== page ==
The simplest way around the problem of training failure is to slow the gradient-update rate dramatically.

The difference in responsiveness for the different terms in the PDEs used for loss functions has a dramatic effect on trainability. What stood out to the University of Pennsylvania was the wide discrepancy of convergence rates in different PINN loss functions. It underlined the common observation that wave equations tend to be particularly problematic. The terms that encode boundary conditions also turn out to be more problematic for training, which helps explain why other researchers found relaxing those conditions helped neural networks converge more quickly when trying to find heuristics to make their PINNs easier to train.

The simplest way around the problem of training failure is to slow the gradient-update rate dramatically, giving the stiffer terms a better chance of updating appropriately between consecutive batches. But this risks slowing the process down so far that it fails to yield a useful model.

Perdikaris sees the information from the neural tangent kernel being used to tune training rates for each of the terms to improve convergence. “This is not confined to PINNs: it applies to any multitask training situation,” he says. “In general, we should think about developing more specialized architectures and methods for these problems.”

The distribution of training data also plays a major role in shaping the spectrum of the neural tangent kernel, which hints at other techniques that might be used to improve trainability across a variety of neural-network applications.

The structure of the neural network itself may not be optimal for all but a subset of the problems on which PINNs can be deployed. “From intuition, it would make sense that we would need different types of architectures depending on the nature of the underlying PDE,” Gholami says.

Perdikaris says the emergence of PINNs has revealed many issues, but they could go a long way to informing the theory of neural networks. “It’s a very exciting field. It’s how deep learning was before 2010. We have a gut feeling that it should work. But as we push to realistic applications, we run into limitations. It’s not the PINN framework itself that’s the problem; it’s how we set it up.”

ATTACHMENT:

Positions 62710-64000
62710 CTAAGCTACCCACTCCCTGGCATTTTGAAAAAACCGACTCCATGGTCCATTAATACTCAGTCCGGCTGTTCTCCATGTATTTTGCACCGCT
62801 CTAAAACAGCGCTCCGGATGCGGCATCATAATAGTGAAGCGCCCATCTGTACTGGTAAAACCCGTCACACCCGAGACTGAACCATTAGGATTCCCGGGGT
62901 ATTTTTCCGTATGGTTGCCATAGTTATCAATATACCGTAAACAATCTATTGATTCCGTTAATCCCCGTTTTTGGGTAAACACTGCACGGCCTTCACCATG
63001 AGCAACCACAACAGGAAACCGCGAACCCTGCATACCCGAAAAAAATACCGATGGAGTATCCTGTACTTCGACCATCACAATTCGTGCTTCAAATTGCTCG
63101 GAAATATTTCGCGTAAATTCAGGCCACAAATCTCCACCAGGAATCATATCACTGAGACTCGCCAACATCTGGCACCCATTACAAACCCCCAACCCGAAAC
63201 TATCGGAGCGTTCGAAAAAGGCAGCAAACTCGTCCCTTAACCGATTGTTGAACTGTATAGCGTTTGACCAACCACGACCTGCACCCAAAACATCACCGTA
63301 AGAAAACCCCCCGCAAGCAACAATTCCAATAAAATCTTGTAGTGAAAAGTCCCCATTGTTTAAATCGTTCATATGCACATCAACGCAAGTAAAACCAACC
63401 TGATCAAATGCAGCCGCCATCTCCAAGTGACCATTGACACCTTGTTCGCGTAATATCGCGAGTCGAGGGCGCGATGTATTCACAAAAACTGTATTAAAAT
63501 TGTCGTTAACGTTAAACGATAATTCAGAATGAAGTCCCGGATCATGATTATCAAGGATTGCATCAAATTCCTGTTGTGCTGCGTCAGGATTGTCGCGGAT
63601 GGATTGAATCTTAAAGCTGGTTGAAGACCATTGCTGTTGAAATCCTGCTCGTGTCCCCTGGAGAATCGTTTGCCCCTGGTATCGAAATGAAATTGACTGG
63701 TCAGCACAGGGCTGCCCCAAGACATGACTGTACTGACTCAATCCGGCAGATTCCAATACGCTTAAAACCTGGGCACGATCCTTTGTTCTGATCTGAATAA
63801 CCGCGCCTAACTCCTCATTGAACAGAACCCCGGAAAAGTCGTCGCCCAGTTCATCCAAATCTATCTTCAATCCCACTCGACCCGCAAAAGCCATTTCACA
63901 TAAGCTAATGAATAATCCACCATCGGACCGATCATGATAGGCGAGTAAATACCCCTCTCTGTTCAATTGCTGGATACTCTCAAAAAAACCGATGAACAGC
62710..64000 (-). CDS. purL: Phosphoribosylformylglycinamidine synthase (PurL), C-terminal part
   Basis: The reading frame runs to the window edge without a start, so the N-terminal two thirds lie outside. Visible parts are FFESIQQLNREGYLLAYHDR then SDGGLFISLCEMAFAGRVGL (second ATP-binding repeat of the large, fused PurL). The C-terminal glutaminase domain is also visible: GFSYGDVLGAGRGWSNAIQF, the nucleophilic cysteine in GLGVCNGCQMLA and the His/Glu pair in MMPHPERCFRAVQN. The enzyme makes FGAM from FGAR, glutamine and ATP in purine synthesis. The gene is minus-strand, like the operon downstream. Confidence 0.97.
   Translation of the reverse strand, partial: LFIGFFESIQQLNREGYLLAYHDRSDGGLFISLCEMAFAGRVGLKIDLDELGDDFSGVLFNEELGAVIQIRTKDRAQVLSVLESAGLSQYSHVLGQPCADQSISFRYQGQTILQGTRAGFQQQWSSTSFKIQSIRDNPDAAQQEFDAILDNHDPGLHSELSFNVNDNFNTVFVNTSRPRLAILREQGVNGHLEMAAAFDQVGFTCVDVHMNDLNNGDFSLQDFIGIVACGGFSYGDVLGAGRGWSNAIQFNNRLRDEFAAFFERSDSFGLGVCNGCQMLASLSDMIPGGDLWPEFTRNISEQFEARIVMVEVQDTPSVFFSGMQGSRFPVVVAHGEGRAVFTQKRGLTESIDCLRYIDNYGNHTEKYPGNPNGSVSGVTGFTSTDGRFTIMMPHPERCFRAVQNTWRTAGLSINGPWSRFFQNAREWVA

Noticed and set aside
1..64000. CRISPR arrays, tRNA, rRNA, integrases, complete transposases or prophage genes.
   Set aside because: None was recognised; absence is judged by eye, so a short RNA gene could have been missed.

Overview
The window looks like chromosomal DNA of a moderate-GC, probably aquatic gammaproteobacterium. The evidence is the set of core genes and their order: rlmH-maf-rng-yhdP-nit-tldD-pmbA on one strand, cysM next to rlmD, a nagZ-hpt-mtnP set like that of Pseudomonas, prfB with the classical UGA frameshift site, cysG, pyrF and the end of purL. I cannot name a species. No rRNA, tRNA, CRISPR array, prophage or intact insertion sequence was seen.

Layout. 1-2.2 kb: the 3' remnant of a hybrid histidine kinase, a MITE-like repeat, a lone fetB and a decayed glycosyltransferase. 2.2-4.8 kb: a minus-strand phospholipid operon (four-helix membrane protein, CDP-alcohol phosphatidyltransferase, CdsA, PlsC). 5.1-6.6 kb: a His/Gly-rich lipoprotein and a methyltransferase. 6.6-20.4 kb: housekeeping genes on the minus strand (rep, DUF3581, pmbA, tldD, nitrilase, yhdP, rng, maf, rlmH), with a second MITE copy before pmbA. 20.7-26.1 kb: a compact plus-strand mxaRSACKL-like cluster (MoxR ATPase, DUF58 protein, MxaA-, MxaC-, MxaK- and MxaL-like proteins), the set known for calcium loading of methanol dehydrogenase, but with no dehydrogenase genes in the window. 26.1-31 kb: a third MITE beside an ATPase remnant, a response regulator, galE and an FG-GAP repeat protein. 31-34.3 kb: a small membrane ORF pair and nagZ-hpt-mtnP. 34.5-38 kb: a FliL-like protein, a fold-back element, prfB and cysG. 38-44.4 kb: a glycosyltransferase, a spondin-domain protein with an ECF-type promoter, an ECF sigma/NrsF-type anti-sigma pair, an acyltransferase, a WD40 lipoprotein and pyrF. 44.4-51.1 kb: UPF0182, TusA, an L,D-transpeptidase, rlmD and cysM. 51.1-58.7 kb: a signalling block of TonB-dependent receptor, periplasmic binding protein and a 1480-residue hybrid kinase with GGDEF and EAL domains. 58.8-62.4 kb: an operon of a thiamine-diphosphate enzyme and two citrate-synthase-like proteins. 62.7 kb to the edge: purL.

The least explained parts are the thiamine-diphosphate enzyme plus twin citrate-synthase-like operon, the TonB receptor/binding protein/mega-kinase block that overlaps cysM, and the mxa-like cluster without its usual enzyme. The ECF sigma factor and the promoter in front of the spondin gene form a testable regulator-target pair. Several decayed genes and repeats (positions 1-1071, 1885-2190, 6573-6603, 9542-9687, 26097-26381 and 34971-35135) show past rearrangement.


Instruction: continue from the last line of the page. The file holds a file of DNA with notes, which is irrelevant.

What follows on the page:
“What we need is to develop a rigorous understanding of what goes wrong as we increase the complexity of the problem, and come up with ways to deal with them,” Perdikaris concludes, noting that the field needs more than heuristics to deal with the challenges of this branch of machine learning.

*Karniadakis, G.E., Kevrekidis, I.G, Lu, L., Perdikaris, P., Wang, S., and Yang, L.*

Physics-informed machine learning, *Nature Reviews Physics*, 3(6), pp422–440 (2021), https://doi.org/10.1038/s42254-021-00314-5

*Krishnapriyan, A., Gholami, A., Zhe, S., Kirby, R., and Mahoney, M.W.*

Characterizing possible failure modes in physics-informed neural networks, *Proceedings of Advances in Neural Information Processing Systems 34 (NeurIPS 2021)*, https://arxiv.org/abs/2109.01050

*Wang, S., Yu, X., and Perdikaris, P.*

When and why PINNs fail to train: A neural tangent kernel perspective, *Journal of Computational Physics*, 449:110768 (2022), https://arxiv.org/abs/2007.14527

*Wight, C.L., and Zhao, J.*

Solving Allen-Cahn and Cahn-Hilliard Equations Using the Adaptive Physics Informed Neural Networks, *Communications in Computational Physics*, 29(3), pp 930–954 (2021), https://arxiv.org/abs/2007.04542